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Walt Disney World

December 1, 2005 | Valerie J. Nelson, Times Staff Writer
Card Walker, a mailroom employee who rose to become the first chief executive at the Walt Disney Co. who wasn't a member of the Disney family, leading the company from 1971 to 1983, has died. He was 89. Walker, who oversaw the development of Walt Disney World, died of congestive heart failure Monday at his home in La Canada Flintridge, the company announced. During his tenure, Walker brokered the deal for the company's first international theme park: Tokyo Disneyland, which opened in 1983.
July 17, 2005 | Kimi Yoshino and Dave McKibben, Times Staff Writers
To build his dream theme park in Anaheim a half-century ago, Walt Disney borrowed against his life insurance policy and cashed in property, including a vacation home in Palm Springs, to pay the $17-million construction bill. When the Anaheim theme park opened July 17, 1955 -- with cranky Southern Californians fanning themselves on a sweltering hot day -- toilets clogged, the food ran out and women's high heels sank into wet asphalt. Disney officials still call it Black Sunday.
July 14, 2005 | From Times Wire Reports
Disney World in Orlando reopened a thrill ride that was closed when a 16-year-old British girl almost died of cardiac arrest after riding it. Disney invited an official from the state Bureau of Fair Rides Inspection to monitor an inspection of the "Twilight Zone Tower of Terror," which the park does not typically do, in an effort to calm any public anxiety. Leanne Deacon of Kibworth, England, remained in critical condition after suffering cardiac arrest minutes after exiting the attraction.
June 15, 2005 | From Associated Press
A 4-year-old boy died after a spin on a Walt Disney World spaceship ride so intense that seven riders have been taken to the hospital since the ride opened in 2003. Daudi Bamuwamye lost consciousness Monday aboard "Mission: Space," which spins riders in a giant centrifuge that subjects them to twice the normal force of gravity. The boy's mother carried him off the ride, and paramedics and a theme park worker tried to revive him. He died at a hospital. An autopsy Tuesday showed no trauma.
May 1, 2005 | Richard Verrier, Times Staff Writer
Walt Disney Co. these days has more than one mouse on its mind. As it ramps up a worldwide celebration this week marking the 50th anniversary of Disneyland, the Burbank company knows it can no longer rely solely on Mickey and his friends to lure sophisticated young consumers into the Magic Kingdom. Increasingly aware that children today are "born with a mouse in their hands," as one expert puts it, Disney scientists and designers are working overtime to appeal to the Internet generation.
February 20, 2005 | James Gilden, Special to The Times
Loading the family into the SUV and trundling off to Disneyland for the day on the spur of a moment is so, well, Frontierland. Before even setting foot on Main Street U.S.A., the savvy Tomorrowland family who wants to make the most of its day will visit one of the numerous Disney park fan websites to help them plan the trip. With a one-day, one-park ticket price of $43 for kids 3 to 9 and $53 for we kids older than 10, a day at the Happiest Place on Earth can make you cry over your budget.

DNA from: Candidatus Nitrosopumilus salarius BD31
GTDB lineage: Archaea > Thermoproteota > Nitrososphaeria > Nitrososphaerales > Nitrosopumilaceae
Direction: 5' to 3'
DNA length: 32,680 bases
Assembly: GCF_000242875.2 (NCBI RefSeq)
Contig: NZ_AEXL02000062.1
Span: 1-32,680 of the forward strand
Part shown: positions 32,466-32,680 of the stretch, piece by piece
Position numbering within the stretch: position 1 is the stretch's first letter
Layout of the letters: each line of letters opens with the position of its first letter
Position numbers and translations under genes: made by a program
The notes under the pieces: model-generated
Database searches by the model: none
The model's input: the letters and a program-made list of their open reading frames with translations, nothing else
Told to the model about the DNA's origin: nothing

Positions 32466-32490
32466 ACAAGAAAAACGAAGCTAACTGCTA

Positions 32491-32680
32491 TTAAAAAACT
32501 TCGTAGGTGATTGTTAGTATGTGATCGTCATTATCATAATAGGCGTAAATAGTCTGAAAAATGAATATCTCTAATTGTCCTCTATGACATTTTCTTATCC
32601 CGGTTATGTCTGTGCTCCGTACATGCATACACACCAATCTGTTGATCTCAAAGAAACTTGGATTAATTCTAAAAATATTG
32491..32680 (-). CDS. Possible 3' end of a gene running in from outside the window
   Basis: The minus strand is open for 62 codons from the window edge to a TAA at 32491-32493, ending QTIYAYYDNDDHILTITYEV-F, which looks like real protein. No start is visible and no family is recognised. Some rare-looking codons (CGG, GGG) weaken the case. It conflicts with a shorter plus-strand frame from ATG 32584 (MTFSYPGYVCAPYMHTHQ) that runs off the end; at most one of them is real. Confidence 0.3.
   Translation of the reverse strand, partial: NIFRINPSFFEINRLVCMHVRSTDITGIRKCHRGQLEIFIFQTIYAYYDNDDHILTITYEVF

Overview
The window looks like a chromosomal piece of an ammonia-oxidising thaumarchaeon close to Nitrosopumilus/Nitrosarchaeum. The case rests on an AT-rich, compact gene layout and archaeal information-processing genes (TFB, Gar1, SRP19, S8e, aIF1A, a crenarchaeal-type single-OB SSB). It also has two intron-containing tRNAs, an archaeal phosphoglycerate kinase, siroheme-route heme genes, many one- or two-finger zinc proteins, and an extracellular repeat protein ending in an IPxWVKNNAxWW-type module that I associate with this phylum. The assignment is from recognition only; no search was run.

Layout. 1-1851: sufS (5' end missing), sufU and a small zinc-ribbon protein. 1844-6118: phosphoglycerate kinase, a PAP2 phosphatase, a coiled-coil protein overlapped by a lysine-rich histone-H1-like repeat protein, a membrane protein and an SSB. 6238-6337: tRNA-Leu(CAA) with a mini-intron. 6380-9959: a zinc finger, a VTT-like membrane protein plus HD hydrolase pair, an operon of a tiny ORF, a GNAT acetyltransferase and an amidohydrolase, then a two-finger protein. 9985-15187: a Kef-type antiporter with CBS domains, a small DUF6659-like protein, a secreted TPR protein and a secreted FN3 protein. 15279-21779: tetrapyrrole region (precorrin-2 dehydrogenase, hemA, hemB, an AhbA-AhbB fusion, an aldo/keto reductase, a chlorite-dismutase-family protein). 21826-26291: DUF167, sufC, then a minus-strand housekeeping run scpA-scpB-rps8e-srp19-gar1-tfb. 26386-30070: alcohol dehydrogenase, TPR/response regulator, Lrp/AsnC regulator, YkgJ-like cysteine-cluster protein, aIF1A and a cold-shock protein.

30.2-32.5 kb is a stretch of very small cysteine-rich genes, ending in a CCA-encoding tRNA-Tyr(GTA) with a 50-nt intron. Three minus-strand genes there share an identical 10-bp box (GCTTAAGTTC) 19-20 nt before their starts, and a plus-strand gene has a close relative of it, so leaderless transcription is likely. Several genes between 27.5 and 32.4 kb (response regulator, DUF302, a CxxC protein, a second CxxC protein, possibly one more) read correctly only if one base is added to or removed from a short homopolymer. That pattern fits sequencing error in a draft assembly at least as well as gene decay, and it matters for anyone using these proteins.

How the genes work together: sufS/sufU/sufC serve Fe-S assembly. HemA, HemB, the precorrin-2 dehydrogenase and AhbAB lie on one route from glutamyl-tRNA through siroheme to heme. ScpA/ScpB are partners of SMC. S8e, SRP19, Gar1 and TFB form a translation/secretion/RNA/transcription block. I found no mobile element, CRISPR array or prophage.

November 26, 2004 | From Associated Press
Walt Disney World's security guards have overwhelmingly rejected a new three-year labor contract, ignoring a recommendation from their union leaders. Members of the Security, Police and Fire Professionals of America Local 603 voted down the agreement, 296 to 26, late Wednesday. More than 1,000 Disney guards are represented by the union. Negotiations are to resume next week. "It's just a matter of us going back to the table," Disney spokeswoman Jacquee Polak said of the vote.
November 13, 2004 | From Associated Press
Union officials representing 40% of Walt Disney World's 52,000-person workforce asked a federal mediator to help them reach a contract with the company after a third proposal was rejected by members, who also authorized a strike, if necessary. The mediator planned to meet Monday in Orlando with Disney executives and leaders of the unions. The unions' members Thursday rejected the contract proposal by a vote of 3,686 to 2,827.
November 5, 2004 | From Associated Press
After months of negotiations, Walt Disney World and leaders of its largest union group agreed to a tentative contract that could avert a strike at the theme park resort. Most leaders of the Service Trades Council, a six-union coalition that represents 40% of the company's 53,000-person workforce, will recommend that its members approve the three-year contract Nov. 11.
October 2, 2004 | From Associated Press
The union representing almost half of Walt Disney World's 53,000-person workforce voted to reject a contract proposal. Officials of the Service Trades Council Union oppose the elimination of some overtime provisions, a significant increase in the cost of health insurance and a proposal to eliminate a pension plan for new hires, offering them a 401(k) plan instead. The current contract, originally scheduled to expire May 1, has been extended until Oct. 22.
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